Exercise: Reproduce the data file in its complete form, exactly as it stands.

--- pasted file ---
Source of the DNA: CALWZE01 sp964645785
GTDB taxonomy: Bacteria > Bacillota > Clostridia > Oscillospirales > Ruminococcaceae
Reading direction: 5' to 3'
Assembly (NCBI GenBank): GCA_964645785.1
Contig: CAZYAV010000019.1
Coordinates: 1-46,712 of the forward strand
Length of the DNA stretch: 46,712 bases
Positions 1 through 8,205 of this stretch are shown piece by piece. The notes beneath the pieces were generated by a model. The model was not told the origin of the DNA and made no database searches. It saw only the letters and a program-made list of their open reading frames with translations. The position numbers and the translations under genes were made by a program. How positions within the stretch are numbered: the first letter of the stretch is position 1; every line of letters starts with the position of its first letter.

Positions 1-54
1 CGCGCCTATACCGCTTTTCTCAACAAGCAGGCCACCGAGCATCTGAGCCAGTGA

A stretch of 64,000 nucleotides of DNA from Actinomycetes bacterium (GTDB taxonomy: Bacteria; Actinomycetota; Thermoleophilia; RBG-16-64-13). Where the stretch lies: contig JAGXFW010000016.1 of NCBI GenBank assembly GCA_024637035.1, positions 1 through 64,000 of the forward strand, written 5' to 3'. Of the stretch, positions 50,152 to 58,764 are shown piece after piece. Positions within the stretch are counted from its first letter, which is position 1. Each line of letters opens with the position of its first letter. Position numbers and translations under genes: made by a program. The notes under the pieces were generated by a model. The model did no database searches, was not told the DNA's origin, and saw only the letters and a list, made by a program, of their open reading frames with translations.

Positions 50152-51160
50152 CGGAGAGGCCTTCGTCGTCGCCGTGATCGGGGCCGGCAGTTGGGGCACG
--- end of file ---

Source of the DNA: CALWZE01 sp964645785
GTDB taxonomy: Bacteria > Bacillota > Clostridia > Oscillospirales > Ruminococcaceae
Reading direction: 5' to 3'
Assembly (NCBI GenBank): GCA_964645785.1
Contig: CAZYAV010000019.1
Coordinates: 1-46,712 of the forward strand
Length of the DNA stretch: 46,712 bases
Positions 1 through 8,205 of this stretch are shown piece by piece. The notes beneath the pieces were generated by a model. The model was not told the origin of the DNA and made no database searches. It saw only the letters and a program-made list of their open reading frames with translations. The position numbers and the translations under genes were made by a program. How positions within the stretch are numbered: the first letter of the stretch is position 1; every line of letters starts with the position of its first letter.

Positions 1-54
1 CGCGCCTATACCGCTTTTCTCAACAAGCAGGCCACCGAGCATCTGAGCCAGTGA

A stretch of 64,000 nucleotides of DNA from Actinomycetes bacterium (GTDB taxonomy: Bacteria; Actinomycetota; Thermoleophilia; RBG-16-64-13). Where the stretch lies: contig JAGXFW010000016.1 of NCBI GenBank assembly GCA_024637035.1, positions 1 through 64,000 of the forward strand, written 5' to 3'. Of the stretch, positions 50,152 to 58,764 are shown piece after piece. Positions within the stretch are counted from its first letter, which is position 1. Each line of letters opens with the position of its first letter. Position numbers and translations under genes: made by a program. The notes under the pieces were generated by a model. The model did no database searches, was not told the DNA's origin, and saw only the letters and a list, made by a program, of their open reading frames with translations.

Positions 50152-51160
50152 CGGAGAGGCCTTCGTCGTCGCCGTGATCGGGGCCGGCAGTTGGGGCACG